Diets

Heal Your Thyroid to Lose Major Pounds By Christmas

You’ve probably tried at least one diet this year. Maybe you’ve even had some success. But if you find that it takes twice the effort to lose even half the weight you used to be able to effortlessly drop 10 years ago, you may be stuck in a fat trap caused by low levels of a key metabolism-stoking mineral that’s likely sapping your energy and health. The missing link? Selenium.

“Selenium deficiency is one of the most common nutrient deficiencies I see,” asserts thyroid expert Izabella Wentz, PharmD. In fact, shortfalls are much more common today than they were 50 years ago, due to modern farming practices, which deplete the soil of important minerals. Plus, many popular diets eliminate the richest sources of selenium, like grains, fish, meats, and dairy, Wentz adds. “Often, an attempt to find a more gut-friendly diet — for example, a gluten-free plan — only further lowers a person’s selenium intake.”

The problem? Shortfalls of selenium cause thyroid function to stall, making weight loss extremely challenging. “When selenium is low, the immune system starts attacking organs, particularly the thyroid gland,” explains Ridha Arem, MD, founder of the Texas Thyroid Institute. Indeed, in a study of 1,900 adults, researchers found that women with lower levels of selenium were more likely to have thyroid damage than those with adequate levels. And as the thyroid becomes increasingly damaged, metabolism slows further, and the body burns fewer calories and stores more fat. In addition, women begin to experience a host of non specific symptoms, including tiredness, anxiety and hair loss.

Fortunately, increasing your intake of selenium can heal your thyroid and speed weight loss. Research shows that supplementation can reduce early markers of thyroid dysfunction by as much as 50 percent, while a controlled study found that supplementing with selenium improved thyroid function 43 percent more than a placebo — and subjects lost 90 percent more midsection fat as well. 

In a separate 2016 study, researchers at the University of Alberta in Canada found that each 1-mcg. increase in dietary selenium intake corresponded to a 6 percent decrease in body fat. “I’m someone who’s very reluctant to use big glowing terms about supplements,” says Yale-trained physician Aviva Romm, MD, “but I will say, in my practice, I have been incredibly impressed by the results.”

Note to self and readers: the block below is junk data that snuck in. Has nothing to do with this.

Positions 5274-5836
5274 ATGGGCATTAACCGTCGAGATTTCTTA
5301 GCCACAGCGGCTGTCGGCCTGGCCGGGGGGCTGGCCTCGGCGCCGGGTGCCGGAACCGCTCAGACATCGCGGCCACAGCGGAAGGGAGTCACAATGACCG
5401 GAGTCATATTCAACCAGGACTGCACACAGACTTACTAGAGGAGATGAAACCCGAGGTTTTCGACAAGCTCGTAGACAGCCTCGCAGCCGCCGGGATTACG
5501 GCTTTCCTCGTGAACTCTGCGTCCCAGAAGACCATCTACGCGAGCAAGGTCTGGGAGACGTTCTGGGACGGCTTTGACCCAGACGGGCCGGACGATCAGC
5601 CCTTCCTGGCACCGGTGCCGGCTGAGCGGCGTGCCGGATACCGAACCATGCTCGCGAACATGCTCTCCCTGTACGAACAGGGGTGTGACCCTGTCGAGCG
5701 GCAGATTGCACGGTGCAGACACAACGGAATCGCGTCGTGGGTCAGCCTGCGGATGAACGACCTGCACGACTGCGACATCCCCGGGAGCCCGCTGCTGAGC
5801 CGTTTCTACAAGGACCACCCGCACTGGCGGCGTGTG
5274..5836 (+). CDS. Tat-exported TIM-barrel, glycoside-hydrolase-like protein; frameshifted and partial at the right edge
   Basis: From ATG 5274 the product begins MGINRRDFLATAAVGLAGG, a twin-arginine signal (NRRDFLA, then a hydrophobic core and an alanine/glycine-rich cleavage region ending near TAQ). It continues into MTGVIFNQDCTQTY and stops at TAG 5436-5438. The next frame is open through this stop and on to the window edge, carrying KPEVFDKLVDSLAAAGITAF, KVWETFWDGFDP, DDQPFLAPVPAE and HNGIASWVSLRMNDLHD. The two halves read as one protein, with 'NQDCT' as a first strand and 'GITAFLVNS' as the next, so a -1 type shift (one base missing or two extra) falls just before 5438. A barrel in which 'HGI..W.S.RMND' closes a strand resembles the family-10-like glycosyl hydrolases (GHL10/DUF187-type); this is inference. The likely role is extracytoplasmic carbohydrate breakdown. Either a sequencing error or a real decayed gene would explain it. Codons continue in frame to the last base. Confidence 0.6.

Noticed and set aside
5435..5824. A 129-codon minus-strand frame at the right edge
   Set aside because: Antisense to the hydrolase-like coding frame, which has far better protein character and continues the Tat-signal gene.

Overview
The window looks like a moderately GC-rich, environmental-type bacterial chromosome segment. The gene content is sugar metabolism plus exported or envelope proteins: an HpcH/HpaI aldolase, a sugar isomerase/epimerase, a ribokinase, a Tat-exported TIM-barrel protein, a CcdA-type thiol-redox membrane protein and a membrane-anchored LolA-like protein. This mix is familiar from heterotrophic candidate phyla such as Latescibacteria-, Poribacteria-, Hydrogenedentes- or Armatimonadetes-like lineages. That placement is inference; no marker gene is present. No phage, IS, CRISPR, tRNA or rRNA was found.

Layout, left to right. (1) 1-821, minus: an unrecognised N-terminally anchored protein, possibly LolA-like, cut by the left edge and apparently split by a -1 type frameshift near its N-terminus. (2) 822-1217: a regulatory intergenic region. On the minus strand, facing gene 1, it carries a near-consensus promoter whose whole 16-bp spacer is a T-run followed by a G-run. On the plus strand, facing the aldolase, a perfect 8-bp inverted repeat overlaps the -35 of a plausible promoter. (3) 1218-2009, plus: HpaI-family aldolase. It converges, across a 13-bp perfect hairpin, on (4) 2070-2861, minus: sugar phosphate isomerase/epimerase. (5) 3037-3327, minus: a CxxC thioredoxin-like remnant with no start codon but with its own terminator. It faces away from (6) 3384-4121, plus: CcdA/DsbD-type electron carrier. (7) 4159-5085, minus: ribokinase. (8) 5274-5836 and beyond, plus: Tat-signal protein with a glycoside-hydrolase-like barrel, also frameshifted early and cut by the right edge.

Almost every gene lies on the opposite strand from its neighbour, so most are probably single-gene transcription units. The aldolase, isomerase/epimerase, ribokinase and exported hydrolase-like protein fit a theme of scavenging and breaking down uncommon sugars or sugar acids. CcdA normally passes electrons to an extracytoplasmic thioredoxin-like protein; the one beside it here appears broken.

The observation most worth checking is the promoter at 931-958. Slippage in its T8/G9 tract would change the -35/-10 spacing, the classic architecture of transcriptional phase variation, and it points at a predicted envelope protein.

Best of all, you don’t have to forgo holiday favorites to get results! Selenium works by protecting, supporting and healing the thyroid to naturally boost metabolism — so you’ll see results without depriving yourself or cutting back on calories. And because levels can be restored with simple supplementation or by adding a few daily servings of selenium-rich foods, you don’t have to drastically change your diet.

The benefits go beyond struggle-free slimming. Dr. Romm’s patients report fewer joint aches, as well as improvements in mood, sleep, and GI function with regular supplementation. And in a survey of more than 2,000 adults with slow thyroids, Wentz found that 63 percent experienced an improvement in mood and energy after supplementing with selenium. “My clients typically report that they no longer have panic attacks, they have fewer heart palpitations and they lose less hair,” says Wentz, who saw her own frequent panic attacks vanish after taking selenium.

“Most women see symptoms start to improve within five days,” adds Wentz. Take 57-year-old Linda Fordham, who noticed an immediate energy boost and eventually lost 185 pounds, “I learned to make food my medicine,” she raves. “Now I look as good as I feel — I’ve battled my weight for 35 years, and I have people telling me that I look younger than I did 25 years ago!” Read on to help you look and feel your best this holiday season!

How to Increase Selenium Levels

Optimizing selenium levels can heal a slow thyroid to help you slim quickly — and it provides a host of other health benefits, including reduced cholesterol and anxiety, as well as supercharged energy. But when it comes to selenium, there’s an ideal range — and most women simply aren’t getting enough.